Check the log for this post - is "In a world without walls who needs Gates?" really my browsers UserAgent??
Posted by (2 comments )
Reply Link Flag
...or refuse you service.
My wife amuses herself with EmailCash. Recently,
the company that does the surveys (OTX Research)
altered their website to refuse to serve other
than MSIE on MSWindows. After I told FireFox to
lie about its age^WUserAgent string, it all
worked ferpectly.
Posted by (20 comments )
Link Flag
And the real user agent is...
Many M$ web servers detect non-M$ie browsers and deliver mangled HTML. Whilst this is no longer as common as it used to be it is the reason that a very popular addition to Firefox is the User Agent switcher.
I wonder how many server logs show the browser as M$ie when it's really Firefox, Opera, Konquerer or some other...
Check the log for this post - is "In a world without walls who needs Gates?" really my browsers UserAgent??
Posted by (2 comments )
Reply Link Flag
...or refuse you service.
My wife amuses herself with EmailCash. Recently,
the company that does the surveys (OTX Research)
altered their website to refuse to serve other
than MSIE on MSWindows. After I told FireFox to
lie about its age^WUserAgent string, it all
worked ferpectly.
Posted by (20 comments )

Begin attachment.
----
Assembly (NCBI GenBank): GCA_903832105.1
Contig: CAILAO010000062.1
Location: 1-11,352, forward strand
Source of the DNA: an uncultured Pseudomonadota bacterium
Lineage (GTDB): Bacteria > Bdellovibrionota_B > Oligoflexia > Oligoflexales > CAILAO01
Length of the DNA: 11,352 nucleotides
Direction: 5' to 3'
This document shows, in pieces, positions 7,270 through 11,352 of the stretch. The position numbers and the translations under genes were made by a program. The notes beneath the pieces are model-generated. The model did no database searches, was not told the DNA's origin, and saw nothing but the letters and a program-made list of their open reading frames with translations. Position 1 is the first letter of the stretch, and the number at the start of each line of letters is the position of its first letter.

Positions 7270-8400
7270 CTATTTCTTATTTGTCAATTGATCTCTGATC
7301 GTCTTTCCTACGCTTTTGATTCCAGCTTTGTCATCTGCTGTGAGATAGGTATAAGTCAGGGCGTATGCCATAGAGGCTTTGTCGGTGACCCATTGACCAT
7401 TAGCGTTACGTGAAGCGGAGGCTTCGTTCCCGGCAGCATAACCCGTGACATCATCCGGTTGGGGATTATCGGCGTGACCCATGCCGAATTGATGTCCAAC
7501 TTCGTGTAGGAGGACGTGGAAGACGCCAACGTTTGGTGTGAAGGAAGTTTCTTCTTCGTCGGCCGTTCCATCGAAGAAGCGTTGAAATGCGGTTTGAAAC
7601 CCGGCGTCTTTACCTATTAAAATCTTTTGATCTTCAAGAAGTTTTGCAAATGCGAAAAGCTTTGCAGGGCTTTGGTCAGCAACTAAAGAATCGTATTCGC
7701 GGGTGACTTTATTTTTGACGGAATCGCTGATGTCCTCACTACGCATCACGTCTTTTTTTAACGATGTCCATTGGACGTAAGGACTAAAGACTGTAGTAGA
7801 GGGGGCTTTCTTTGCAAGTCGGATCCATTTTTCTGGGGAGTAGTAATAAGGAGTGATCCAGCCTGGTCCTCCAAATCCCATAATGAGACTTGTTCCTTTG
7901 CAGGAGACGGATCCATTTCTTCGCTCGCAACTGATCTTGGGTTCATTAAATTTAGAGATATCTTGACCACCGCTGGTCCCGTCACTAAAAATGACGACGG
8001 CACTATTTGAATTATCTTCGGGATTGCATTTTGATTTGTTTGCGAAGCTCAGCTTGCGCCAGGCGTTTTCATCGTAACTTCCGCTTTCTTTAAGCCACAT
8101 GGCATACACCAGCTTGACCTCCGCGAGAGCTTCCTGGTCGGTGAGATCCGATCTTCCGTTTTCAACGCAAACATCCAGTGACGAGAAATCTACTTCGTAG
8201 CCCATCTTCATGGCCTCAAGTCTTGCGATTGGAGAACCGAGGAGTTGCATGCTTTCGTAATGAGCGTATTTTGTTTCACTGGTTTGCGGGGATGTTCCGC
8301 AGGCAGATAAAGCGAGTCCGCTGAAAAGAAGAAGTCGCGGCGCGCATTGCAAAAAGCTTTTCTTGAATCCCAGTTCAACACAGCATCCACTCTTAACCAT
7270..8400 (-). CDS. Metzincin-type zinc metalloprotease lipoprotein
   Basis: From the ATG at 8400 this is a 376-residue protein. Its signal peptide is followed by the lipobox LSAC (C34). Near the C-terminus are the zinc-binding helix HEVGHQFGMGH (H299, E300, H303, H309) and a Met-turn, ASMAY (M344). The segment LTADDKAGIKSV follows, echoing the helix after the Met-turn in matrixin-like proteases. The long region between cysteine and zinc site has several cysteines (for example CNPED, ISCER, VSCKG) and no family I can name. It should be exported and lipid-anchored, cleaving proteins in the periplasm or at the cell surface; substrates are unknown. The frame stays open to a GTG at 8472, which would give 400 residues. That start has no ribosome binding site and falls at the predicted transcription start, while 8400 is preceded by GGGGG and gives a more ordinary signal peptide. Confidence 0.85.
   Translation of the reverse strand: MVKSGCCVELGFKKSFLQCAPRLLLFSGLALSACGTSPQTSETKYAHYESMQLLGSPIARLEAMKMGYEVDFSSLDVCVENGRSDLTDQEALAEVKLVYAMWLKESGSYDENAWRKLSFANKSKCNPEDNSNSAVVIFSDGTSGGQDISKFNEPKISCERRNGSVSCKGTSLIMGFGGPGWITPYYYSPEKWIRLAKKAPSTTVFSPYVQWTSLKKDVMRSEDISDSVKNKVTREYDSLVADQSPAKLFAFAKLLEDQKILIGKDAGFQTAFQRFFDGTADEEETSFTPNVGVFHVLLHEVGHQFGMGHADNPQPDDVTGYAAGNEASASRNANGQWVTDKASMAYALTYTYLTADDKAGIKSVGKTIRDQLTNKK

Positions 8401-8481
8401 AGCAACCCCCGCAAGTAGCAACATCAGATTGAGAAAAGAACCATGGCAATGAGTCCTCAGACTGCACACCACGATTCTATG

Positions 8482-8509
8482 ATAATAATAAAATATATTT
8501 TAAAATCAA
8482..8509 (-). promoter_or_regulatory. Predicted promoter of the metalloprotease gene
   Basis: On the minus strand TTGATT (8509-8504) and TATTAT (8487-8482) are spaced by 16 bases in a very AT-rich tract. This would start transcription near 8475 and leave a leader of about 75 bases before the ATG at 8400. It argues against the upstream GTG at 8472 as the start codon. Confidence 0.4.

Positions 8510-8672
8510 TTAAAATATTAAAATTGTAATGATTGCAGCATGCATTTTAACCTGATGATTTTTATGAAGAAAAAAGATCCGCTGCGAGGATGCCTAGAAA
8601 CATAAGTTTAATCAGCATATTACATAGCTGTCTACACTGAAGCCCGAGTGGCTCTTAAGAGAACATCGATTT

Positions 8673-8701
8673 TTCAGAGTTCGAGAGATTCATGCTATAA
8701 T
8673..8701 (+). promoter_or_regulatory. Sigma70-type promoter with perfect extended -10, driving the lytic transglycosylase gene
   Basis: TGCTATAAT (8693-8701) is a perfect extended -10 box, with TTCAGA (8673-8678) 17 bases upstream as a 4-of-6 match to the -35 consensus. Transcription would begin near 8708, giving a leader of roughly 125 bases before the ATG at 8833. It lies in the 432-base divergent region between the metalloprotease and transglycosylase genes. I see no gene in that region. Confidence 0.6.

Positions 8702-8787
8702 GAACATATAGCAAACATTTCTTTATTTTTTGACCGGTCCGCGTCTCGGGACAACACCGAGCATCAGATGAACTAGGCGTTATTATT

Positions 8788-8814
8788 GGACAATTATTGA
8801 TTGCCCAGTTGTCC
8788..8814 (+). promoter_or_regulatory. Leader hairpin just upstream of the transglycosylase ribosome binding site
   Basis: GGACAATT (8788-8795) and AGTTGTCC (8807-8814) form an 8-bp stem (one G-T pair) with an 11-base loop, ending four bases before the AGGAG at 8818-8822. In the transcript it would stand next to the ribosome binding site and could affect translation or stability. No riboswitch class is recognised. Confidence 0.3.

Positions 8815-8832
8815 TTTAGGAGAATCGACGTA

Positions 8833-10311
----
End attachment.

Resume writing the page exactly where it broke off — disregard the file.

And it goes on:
Link Flag
This is dumb
The idea that people are downloading and trying Firefox in record numbers simply because it is not Microsoft is complete and utter BS. The reason there are so many downloads and users is that it WORKS BETTER. Firefox is spreading mainly by word-of-mouth. After trying it, most stick with it for its very useful features and no more spyware.

Microsoft fanboys will say that FF doesn't have viruses and spyware getting through because no one uses it. More BS. The main way spyware gets in is through ActiveX which FF doesn't support. That's why. FF is probably not 100% secure, but it is more secure and doesn't support gaping holes like ActiveX. Microsoft can't drop ActiveX because so many corporate customers have built software that uses it, and of course it would be admitting that the whole concept was a bad idea from a security standpoint.